"A favourite writer of mine, an American, an animal trainer, a Yale philosopher, Vicki Hearne, has written of the acute awkwardness and embarrassment of those who work with magnificent animals, and find themselves at a moment of reckoning, summed up in those deep and difficult eyes. Art has deep and difficult eyes and for many the gaze is too insistent. Better to pretend that art is dumb, or at least has nothing to say that makes sense to us. If art, all art, is concerned with truth, then a society in denial will not find much use for it.
In the West, we avoid painful encounters with art by trivialising it, or by familiarising it. Our present obsession with the past has the double advantage of making new work seem raw and rough compared to the cosy patina of tradition, whilst refusing tradition its vital connection to what is happening now. By making islands of separation out of the unbreakable chain of human creativity, we are able to set up false comparisons, false expectations, all the while lamenting that the music, poetry, painting, prose, performance art of Now, fails to live up to the art of Then, which is why, we say, it does not affect us. In fact, we are no more moved by a past we are busy inventing, than by a present we are busy denying. If you love a Cezanne, you can love a Hockney, can love a Boyd, can love a Rao. If you love a Cezanne rather than lip-service it."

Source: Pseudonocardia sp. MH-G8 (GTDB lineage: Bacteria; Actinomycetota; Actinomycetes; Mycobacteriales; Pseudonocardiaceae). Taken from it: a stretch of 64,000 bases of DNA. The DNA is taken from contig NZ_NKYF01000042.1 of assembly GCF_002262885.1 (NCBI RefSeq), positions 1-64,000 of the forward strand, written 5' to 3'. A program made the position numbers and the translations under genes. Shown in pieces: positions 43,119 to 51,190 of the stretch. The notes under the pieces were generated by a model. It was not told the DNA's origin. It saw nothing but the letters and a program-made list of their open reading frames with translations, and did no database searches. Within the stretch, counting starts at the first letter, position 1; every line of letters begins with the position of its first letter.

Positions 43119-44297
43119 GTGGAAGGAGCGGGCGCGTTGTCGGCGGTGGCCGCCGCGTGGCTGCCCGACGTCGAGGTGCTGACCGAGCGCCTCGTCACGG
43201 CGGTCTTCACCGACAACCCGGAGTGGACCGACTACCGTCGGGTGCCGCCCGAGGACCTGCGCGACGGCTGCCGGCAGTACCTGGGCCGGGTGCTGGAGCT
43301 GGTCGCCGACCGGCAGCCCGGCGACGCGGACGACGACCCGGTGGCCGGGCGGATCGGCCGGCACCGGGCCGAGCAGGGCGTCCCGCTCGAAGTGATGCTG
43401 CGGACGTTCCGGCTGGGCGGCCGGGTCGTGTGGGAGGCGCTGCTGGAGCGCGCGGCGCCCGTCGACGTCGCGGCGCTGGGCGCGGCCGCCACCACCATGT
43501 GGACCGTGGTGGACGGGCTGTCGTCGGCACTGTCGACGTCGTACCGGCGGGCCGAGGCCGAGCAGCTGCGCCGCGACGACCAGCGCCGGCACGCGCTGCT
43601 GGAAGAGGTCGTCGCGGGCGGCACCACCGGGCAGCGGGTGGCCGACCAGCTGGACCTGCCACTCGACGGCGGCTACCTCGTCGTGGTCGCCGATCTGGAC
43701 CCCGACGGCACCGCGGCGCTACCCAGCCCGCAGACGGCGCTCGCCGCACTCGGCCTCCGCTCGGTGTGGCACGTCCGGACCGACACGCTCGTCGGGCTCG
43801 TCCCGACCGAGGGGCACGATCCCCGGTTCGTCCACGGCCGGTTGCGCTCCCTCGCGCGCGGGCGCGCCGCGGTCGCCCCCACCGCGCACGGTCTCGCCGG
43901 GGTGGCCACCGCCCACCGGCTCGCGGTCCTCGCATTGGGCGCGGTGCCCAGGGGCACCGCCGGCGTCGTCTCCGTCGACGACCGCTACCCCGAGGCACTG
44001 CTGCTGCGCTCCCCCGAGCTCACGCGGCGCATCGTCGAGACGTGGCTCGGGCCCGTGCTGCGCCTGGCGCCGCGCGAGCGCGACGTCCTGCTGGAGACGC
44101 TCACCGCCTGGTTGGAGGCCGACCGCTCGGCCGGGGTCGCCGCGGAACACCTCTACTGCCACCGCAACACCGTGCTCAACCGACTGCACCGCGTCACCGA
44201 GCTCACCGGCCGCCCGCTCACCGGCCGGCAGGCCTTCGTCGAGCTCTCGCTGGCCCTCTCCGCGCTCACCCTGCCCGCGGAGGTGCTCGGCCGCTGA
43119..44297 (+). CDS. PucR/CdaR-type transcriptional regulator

-Jeanette Winterson, Art Objects,